In practice, a drop-top can mean stunned insects between your teeth a booming sound in your ears and the whiff of smog in your nostrils. Never mind, the sexy, carefree image of bowling along in an open-top car is irresistible and it does not have to cost a fortune, or be a purely spring/summer pursuit. In fact, a good convertible can be as practical to use daily and as secure from the bleak mid-winter weather as a tin-top hatchback. For about pounds 5,000 it is possible to have the best of all motoring worlds, providing you choose the right used model carefully.
The past few years have been good for the convertible marketplace. Once upon a time convertibles were either English or Italian, broke down all the time and, while they were waiting to be repaired, rusted to dust. Worse still the hoods were leaky and the whole experience was dreadfully uncomfortable.
Then in 1989 Mazda launched the MX5, aping the design of a small 1960s sports car, but mating it to Japanese build quality and levels of mechanical refinement. Not surprisingly, it was a huge hit and the concept has been followed by the MGF, BMW Z3, Mercedes SLK, Alfa Romeo Spider and Fiat Barchetta. Trouble is they can cost between pounds 15,000 and pounds 30,000 - used. Luckily there is an alternative in the form of the cabrioleted hatch.
VW designers were always aware of the shortcomings of the traditional sports car and since the Beetle first had its roof lopped it was inevitable that they would prune the highly successful Golf. From 1979, the Golf cabriolet provided four-seater accommodation, utter reliability and one of the snuggest, leak-free and easiest to operate hoods ever seen.
This concept was soon copied by other major manufacturers and the Ford Escort, Vauxhall Astra and Peugeot 205 followed in the early 1980s.
For those after a touch of luxury, older BMW 3 series were converted by Bauer in Germany and a well looked after example will be under pounds 5,000. The same goes for older Mercedes SLs.
There are many things to bear in mind when buying a used convertible, especially at this time of the year. Obviously when the sun is out the prices go up and convertibles start to get snapped up, but it is important not to be in too much of a hurry. What happens is that otherwise unsalable and unsavoury examples get sucked into the classified advertisements in clement weather. What looked pathetic, neglected and unattractive in February suddenly has a lot of promise to the romantic eye in late May.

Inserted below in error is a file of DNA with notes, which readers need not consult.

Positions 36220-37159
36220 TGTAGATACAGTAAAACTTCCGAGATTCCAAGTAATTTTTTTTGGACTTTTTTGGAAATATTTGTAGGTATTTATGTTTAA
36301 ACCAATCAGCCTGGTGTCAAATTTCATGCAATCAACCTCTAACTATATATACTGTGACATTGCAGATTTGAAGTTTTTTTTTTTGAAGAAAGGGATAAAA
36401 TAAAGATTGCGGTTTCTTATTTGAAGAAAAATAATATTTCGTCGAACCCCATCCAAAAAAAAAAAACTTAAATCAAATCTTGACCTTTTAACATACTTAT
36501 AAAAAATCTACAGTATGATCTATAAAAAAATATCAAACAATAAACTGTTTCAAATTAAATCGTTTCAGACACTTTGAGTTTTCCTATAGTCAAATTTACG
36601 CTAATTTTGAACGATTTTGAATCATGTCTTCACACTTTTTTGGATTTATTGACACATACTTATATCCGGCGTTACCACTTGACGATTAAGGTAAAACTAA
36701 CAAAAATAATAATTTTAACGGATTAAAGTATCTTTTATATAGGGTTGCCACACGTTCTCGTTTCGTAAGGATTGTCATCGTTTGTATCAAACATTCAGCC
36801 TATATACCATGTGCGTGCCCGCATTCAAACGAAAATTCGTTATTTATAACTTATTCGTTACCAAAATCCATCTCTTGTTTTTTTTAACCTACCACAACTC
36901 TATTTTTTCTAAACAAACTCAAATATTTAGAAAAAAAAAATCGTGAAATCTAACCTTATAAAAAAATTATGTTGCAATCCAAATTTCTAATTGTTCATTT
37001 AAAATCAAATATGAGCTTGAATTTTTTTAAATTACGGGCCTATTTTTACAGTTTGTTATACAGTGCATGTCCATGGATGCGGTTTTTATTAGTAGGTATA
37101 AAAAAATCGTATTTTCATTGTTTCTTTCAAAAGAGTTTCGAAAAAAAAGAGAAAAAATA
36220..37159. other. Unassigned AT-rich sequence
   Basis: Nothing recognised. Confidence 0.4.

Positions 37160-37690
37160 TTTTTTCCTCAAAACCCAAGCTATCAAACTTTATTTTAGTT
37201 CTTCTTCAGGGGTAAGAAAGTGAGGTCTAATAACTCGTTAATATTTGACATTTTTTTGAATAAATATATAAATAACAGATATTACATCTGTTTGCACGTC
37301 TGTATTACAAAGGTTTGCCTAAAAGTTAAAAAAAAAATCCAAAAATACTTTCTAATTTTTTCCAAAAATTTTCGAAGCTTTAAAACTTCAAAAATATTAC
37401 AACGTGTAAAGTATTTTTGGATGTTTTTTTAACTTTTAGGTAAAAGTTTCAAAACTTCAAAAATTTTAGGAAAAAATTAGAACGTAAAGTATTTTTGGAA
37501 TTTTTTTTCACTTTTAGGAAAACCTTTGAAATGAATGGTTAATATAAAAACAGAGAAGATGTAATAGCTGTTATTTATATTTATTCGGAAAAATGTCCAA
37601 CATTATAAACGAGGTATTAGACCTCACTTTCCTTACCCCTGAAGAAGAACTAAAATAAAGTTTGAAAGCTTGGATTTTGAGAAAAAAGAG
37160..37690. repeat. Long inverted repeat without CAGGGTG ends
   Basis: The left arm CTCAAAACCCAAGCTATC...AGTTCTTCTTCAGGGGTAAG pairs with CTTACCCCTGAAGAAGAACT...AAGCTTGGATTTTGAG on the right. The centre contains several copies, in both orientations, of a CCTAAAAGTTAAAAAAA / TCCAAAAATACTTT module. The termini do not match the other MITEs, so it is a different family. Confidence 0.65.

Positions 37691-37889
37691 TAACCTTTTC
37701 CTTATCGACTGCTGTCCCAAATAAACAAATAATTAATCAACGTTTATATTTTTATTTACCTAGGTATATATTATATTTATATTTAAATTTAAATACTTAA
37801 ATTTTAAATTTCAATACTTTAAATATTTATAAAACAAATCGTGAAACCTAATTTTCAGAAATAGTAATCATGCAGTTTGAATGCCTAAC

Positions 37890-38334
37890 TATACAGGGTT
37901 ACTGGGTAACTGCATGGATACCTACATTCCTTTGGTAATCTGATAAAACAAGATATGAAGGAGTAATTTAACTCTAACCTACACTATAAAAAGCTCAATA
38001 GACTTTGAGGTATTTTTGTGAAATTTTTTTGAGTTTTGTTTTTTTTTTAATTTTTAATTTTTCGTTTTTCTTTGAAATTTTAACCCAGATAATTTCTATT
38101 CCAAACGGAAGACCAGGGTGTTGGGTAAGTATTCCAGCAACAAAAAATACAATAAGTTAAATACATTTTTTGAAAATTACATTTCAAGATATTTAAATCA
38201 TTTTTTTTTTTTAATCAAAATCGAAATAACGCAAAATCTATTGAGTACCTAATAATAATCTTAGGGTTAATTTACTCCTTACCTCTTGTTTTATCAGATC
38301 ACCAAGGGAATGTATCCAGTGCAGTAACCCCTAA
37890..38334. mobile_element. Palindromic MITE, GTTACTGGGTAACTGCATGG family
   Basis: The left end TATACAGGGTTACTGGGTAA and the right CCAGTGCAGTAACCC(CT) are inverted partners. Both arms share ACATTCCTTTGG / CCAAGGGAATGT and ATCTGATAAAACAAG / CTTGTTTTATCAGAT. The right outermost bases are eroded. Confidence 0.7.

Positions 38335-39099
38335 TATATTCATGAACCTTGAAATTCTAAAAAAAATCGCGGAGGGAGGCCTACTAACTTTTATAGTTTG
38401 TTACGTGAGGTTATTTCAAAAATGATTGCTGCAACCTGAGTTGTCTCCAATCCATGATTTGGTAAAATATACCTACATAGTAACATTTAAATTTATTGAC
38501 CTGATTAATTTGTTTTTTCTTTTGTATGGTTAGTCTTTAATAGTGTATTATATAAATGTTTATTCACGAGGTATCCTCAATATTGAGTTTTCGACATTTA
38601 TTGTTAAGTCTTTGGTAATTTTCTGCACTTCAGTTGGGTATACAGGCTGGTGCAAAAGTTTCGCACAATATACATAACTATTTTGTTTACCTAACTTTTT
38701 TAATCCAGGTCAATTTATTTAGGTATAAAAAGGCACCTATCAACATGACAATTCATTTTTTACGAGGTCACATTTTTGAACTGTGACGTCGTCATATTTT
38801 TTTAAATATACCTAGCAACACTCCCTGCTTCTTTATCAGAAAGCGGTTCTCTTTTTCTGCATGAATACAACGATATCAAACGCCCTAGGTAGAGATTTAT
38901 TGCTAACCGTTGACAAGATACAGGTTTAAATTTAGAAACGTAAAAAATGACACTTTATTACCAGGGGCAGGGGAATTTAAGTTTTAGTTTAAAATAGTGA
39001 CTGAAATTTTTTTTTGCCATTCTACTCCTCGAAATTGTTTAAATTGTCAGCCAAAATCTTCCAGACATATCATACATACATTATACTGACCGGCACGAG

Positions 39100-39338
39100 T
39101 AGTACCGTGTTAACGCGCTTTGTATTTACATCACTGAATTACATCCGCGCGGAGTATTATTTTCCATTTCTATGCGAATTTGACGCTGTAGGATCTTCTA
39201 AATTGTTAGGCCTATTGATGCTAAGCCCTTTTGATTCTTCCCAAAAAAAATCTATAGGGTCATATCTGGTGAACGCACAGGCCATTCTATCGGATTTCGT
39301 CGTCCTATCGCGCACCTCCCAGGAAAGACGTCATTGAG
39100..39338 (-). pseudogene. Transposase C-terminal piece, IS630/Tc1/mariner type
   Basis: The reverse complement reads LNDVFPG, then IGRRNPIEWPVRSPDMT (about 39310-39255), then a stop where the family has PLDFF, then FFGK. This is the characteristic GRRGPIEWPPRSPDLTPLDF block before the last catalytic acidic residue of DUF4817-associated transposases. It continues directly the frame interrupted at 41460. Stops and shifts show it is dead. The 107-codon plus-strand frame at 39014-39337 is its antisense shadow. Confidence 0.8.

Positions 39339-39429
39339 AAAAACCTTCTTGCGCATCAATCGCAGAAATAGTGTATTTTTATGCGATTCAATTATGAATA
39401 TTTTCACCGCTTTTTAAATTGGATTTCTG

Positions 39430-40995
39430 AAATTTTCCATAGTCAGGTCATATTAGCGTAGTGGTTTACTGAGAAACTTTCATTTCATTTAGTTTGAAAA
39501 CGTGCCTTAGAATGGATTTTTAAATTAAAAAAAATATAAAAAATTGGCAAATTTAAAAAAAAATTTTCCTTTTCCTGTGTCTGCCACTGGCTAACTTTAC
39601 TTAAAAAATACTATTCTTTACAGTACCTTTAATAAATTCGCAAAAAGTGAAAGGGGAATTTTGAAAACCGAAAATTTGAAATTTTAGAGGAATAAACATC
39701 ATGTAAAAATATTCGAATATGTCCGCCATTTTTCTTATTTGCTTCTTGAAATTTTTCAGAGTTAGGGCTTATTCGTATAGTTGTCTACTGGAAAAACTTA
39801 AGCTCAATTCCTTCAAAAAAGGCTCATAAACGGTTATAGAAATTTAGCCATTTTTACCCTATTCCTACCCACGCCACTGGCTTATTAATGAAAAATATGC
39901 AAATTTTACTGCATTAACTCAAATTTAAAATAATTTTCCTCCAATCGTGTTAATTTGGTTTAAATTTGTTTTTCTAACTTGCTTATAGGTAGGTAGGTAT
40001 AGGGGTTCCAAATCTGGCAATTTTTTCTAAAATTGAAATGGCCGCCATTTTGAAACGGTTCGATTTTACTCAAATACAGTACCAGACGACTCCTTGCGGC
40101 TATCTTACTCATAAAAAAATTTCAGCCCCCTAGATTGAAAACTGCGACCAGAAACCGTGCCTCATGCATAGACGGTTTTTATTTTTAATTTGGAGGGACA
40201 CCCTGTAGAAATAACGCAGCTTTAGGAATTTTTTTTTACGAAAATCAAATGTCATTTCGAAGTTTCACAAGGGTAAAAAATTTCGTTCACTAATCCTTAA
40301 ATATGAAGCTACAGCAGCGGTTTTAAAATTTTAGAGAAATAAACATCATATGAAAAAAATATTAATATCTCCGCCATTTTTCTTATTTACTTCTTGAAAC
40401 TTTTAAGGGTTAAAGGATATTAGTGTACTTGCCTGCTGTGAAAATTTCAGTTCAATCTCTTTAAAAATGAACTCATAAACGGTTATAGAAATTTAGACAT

Now it sounds obvious, but make sure that the hood is working, leak free and in good overall condition. If a cabriolet had been stored with the hood down the material shrinks and then starts to crack under the stress of being erected again.
I went in search of some circa pounds 5K convertibles. First of all I dropped by at the Great Trade Centre in White City, where there are hundreds of ex-company cars for sale. Their convertible selection was fairly eclectic from a 1973 Beetle at pounds 4,999 which really was too old and obviously classic, up to a tired looking 1989 Escort 1.6 at pounds 3,699.
I soon found a much tidier 1991 Escort Cabriolet privately advertised and it even had a fancy electronic hood, all for pounds 4,995. The best find proved to be another privately advertised convertible, this time a Volkswagen Golf Clipper, registered in 1990, with a full service history, an electric hood and in immaculate condition with 80,000 miles on the clock. The owner was willing to negotiate a price on a sweltering day down from pounds 5,800 to pounds 5,250. Who says you can't pick up a convertible bargain in the summer?Reuse content